I avoid the Legion and I do not donate on the 11th. There are a very few real veterans now and most of the membership is made up of the "no head gear crowd", so I feel it is time for this dishonorable organization fade away from memory as WW 2 is fading away from memory as well. I am tired of subsidizing "old-soaks".

      Delete
  4. Should that not be, CKNW's, Chorus', X Consulting's, and Orphans' Fund?

    ReplyDelete
  5. First we would like to take this opportunity to correct some of the inaccuracies in your blog and, given your interest in the CKNW Orphans’ Fund, also provide you with information on both the individual grants to children and the organizational grants we provided in 2013.

    The CKNW Orphans’ Fund is one of the largest sources of individual grant funding in the province of BC. Our admin costs are generally 9-12%. We have two full time staff – myself and our grants administrator and a part-time finance coordinator. We also employ an accountant on a casual contract basis.

    One thing you omitted from your blog is the fact that CKNW Orphans’ Fund fundraising revenues have grown over $825,000 since 2011, giving us the ability to help thousands more vulnerable children with special needs in BC.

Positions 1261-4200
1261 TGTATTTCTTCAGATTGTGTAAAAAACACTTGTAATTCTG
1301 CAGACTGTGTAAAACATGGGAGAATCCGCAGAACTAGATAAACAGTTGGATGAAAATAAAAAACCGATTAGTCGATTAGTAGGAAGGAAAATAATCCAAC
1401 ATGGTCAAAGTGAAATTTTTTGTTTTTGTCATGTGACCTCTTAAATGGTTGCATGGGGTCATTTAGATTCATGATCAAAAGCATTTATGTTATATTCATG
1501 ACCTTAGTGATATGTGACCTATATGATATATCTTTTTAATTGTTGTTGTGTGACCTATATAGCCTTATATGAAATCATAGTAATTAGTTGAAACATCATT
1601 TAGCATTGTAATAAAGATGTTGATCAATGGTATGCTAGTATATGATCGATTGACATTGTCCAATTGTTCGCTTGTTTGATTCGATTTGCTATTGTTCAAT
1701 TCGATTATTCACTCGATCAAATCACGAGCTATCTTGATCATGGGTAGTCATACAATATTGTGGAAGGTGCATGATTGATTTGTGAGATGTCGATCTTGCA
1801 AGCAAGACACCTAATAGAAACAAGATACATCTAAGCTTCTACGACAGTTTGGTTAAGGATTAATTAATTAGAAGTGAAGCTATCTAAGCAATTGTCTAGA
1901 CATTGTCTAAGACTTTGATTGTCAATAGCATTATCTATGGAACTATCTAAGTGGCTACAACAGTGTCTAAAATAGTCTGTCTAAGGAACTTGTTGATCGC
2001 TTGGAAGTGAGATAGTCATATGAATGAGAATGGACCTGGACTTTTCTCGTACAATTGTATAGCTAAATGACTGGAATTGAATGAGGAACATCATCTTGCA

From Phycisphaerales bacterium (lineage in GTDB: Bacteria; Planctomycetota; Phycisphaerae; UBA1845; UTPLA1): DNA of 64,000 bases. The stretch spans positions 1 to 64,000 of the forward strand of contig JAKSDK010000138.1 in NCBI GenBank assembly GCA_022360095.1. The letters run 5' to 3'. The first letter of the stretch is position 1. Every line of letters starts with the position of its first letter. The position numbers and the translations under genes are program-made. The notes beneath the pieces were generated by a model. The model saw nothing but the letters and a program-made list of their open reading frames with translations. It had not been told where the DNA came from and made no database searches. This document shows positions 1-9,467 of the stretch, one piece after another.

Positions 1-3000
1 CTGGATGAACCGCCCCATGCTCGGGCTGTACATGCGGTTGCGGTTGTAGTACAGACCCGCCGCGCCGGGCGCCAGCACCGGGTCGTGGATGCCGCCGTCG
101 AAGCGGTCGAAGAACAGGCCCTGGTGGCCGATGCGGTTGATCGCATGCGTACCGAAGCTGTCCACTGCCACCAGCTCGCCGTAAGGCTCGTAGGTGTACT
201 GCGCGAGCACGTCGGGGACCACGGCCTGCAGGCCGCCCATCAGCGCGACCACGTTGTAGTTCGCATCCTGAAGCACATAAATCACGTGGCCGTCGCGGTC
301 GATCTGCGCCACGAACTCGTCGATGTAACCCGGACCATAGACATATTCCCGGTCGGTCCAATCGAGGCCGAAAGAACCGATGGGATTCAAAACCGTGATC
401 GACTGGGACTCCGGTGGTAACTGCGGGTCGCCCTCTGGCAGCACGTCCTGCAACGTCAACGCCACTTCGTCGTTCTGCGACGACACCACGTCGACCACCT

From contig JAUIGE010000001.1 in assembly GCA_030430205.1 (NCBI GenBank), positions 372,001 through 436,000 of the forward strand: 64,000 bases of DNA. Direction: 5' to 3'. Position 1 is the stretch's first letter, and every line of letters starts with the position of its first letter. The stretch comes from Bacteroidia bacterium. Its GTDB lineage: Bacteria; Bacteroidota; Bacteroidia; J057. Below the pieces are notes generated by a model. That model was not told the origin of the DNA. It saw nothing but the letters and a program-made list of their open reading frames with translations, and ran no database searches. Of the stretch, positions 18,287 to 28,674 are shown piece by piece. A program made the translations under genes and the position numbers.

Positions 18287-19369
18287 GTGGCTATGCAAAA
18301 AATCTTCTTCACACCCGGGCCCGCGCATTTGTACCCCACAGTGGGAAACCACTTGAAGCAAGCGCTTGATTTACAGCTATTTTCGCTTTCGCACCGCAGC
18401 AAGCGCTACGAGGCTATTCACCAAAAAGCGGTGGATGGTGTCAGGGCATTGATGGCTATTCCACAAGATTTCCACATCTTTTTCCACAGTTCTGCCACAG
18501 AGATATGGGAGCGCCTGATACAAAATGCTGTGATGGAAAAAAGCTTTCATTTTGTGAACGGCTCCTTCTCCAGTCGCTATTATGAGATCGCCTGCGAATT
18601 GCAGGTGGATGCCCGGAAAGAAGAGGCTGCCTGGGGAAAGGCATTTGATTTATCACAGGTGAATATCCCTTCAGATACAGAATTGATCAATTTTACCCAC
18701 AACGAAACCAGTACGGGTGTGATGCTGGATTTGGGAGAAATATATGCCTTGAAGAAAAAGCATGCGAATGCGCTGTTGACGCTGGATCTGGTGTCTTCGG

As noted, we wish to correct the record regarding a number of statements in your blog as follows:

    1. Advertising expenses: the CRA return lumps a lot of expenses together under “advertising” even though they aren’t really what the public would consider advertising.

    o In 2013, our “advertising costs” based on the Charity Information Return (CRA) were $373,642 which includes the following:

    - Over $250,000 to pay for 70,000 Pink Shirt Day Tshirts which are then sold at London Drugs and online. 100% of the net sales from the Pink Shirt Day Tshirts are distributed to anti-bullying programs in BC. In 2013, our net proceeds were $275,000 (above and beyond the cost of the shirts) and all of this money was distributed. Our current website reflects our 2014 grant recipients (PinkShirtDay.ca)
    - $6,140 in postage as we send a mailout once a year to over 9000 donors. This also includes mailing costs for sending tax receipts.
    - $2,400 in printing supplies and $2,400 on advertising – ie. Banners for pledge day and website development.
    - Over $40,000 in expenses for our annual Picnic at Playland when we host over 3500 special needs children at Playland. We pay for all the costs of this day including bus transportation, meals and the cost of rides.

    The CKNW Orphans’ Fund DOES NOT pay for airtime on CKNW radio station. Corus Entertainment provides: